ABD: Low Financial Literacy Hampering Fintech Adoption in Vietnamby Fintech News Vietnam December 2, 2020
A new research conducted by the Asian Development Bank Institute (ADBI) has revealed a correlation between financial literacy and fintech adoption in Vietnam. The report calls for the country to put more effort into general and financial education programs to rise fintech adoption and consequently help improve financial inclusion.
Financial inclusion has become a global issue and is often considered being key to addressing poverty reduction and social inequality. Though Vietnam’s financial and banking system has made significant progress in recent years, financial inclusion remains a major challenge with more than half of the population still not having a bank account, reports the Hanoi Times.
With hopes that technology would help improve financial inclusion, the government has been supporting cashless payments and digital financial services with initiatives including an electronic payments push announced in 2017, as well as a national financial inclusion strategy approved in January.
Financial literacy in Vietnam
But before fintech can enable and empower populations in developing countries, financial literacy must improve, especially at a time when developments in technology are complexifying financial products.
The ADBI research, which surveyed 1,058 households in Vietnam, found that those who use fintech services have higher levels of financial literacy compared to those who do not use any fintech services.
Across three fintech services, namely e-banking, e-payment and e-transfer, fintech adopters were systematically found to have higher levels of knowledge and understanding of financial principles.
The research also found that financial literacy varies depending on income level and age, with younger, wealthier populations being more knowledgeable. Households with an annual income of less than 85 million VND scored 4.02 out of 7, below the national average. In comparison, those with an annual income of more than 190 million VND were found to be amongst the most knowledgeable, scoring 4.81 out of 7. Across all different groups, respondents aged less than 30 years old have the higher score in financial literacy at 4.83 out of 7.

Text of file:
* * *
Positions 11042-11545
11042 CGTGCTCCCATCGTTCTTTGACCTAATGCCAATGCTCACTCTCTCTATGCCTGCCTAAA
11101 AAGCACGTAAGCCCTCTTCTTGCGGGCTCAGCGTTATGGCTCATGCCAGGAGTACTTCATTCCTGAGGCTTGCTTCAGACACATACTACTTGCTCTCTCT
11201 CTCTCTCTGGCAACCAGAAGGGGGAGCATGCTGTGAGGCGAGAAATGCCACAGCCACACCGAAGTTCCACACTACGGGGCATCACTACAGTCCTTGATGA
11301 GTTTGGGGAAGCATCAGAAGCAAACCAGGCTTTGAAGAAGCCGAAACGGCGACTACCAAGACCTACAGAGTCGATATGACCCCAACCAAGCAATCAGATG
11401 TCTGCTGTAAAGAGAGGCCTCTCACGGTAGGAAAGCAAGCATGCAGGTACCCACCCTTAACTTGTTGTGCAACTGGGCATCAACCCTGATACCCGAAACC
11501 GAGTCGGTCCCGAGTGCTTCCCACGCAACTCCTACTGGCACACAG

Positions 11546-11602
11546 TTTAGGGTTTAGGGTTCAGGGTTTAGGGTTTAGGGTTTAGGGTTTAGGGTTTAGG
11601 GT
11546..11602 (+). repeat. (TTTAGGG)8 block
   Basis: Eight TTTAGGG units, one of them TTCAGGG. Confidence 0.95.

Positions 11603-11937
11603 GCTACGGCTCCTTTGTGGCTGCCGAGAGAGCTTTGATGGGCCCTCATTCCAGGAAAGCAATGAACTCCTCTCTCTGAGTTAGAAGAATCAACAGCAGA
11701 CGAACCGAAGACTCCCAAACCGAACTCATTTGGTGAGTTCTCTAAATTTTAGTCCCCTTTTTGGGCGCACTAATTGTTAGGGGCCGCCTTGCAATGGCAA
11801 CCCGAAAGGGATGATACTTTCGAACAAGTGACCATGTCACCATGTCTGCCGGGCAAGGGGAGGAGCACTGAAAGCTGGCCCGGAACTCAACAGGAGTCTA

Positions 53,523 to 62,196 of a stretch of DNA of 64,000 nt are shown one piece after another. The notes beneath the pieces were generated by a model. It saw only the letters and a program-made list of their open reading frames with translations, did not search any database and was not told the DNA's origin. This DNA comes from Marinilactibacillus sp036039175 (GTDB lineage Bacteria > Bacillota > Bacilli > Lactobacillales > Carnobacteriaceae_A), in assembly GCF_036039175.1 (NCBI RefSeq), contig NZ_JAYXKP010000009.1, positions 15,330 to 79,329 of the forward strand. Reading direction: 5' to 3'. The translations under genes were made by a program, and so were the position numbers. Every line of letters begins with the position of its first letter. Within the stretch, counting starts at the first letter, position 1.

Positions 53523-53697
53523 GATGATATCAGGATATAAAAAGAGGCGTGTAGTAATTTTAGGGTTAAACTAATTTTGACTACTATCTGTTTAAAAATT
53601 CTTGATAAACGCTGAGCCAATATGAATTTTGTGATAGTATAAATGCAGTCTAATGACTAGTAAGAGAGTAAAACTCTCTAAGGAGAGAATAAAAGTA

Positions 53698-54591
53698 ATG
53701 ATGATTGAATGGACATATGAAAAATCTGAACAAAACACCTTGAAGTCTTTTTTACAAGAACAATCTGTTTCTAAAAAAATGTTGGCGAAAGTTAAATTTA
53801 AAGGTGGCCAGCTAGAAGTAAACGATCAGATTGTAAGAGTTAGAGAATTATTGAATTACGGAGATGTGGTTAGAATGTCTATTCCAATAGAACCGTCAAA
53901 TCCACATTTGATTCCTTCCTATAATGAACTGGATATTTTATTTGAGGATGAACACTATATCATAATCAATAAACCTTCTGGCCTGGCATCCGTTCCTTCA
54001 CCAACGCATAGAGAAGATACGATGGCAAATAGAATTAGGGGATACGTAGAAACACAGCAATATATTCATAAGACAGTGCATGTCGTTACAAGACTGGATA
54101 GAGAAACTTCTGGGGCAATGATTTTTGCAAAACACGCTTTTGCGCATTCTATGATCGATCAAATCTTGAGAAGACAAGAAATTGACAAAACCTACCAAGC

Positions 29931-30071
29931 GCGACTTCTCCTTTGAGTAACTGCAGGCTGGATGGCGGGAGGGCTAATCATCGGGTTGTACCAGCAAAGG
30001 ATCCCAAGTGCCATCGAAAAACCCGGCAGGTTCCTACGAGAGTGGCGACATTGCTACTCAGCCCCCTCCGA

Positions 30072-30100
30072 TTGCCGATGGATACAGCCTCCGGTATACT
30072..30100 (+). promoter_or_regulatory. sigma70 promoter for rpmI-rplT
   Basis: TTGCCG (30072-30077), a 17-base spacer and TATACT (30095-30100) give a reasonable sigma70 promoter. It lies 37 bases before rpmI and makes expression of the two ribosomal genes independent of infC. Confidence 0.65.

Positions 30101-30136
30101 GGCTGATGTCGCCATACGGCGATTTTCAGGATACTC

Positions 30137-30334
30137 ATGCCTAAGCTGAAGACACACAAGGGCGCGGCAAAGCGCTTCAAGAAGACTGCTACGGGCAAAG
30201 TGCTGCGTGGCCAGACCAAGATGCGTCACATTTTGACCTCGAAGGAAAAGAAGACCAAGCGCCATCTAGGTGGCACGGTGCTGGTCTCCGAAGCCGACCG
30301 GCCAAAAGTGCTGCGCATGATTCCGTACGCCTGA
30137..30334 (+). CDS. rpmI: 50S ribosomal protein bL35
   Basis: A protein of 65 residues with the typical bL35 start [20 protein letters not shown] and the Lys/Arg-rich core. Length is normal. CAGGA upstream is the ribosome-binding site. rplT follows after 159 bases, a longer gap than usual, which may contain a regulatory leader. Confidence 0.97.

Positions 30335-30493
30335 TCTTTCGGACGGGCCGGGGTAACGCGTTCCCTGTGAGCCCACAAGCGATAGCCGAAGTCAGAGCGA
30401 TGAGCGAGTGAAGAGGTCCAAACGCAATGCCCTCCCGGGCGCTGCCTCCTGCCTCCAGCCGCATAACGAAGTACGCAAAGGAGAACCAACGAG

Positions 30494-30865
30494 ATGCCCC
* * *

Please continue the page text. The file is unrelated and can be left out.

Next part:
This implies that despite the promise of improving financial inclusion, digital financial services are failing to reach impoverished and disadvantaged communities because of low financial literacy.
Fintech awareness and adoption in Vietnam
Results show that in addition to being more financially literate, the younger and higher-income populations are also the biggest adopters of fintech products.
The proportion of younger people aged less than 30 years old using fintech services was found to be much higher than that amongst older people. Out of the respondents aged less than 30 years old, 37.95% use e-banking and 30.12% use e-payments. In comparison, only 5.08% of those more than 60 years old use e-banking, and only 1.69% of them use e-payments.
Like financial literacy, fintech adoption also varies depending on income level. The research found large differences in adoption rates between the top income group and the middle, and lower-income groups. Out of those in the low-income group (annual household income less than 85 million VND), only about 3% use at least one fintech service. In comparison, about 23-35% of those in the high-income group (annual household income of more than 190 million VND) use at least one fintech product.
Across all age and income groups, Vietnamese were found to be most aware of digital borrowing (45.7%), followed by digital money and e-wallets (39.8%) and digital lending (36.3%). Only 18.9% and 15.7% of respondents are aware of digital insurance and digital financial advisors, respectively.
Cash remains the dominant means of transactions in Vietnam with 99.42% of respondents reporting using it for payments. Around 13% use credit/debit cards, and only about 10% use mobile phones.
Featured image credit: Pexels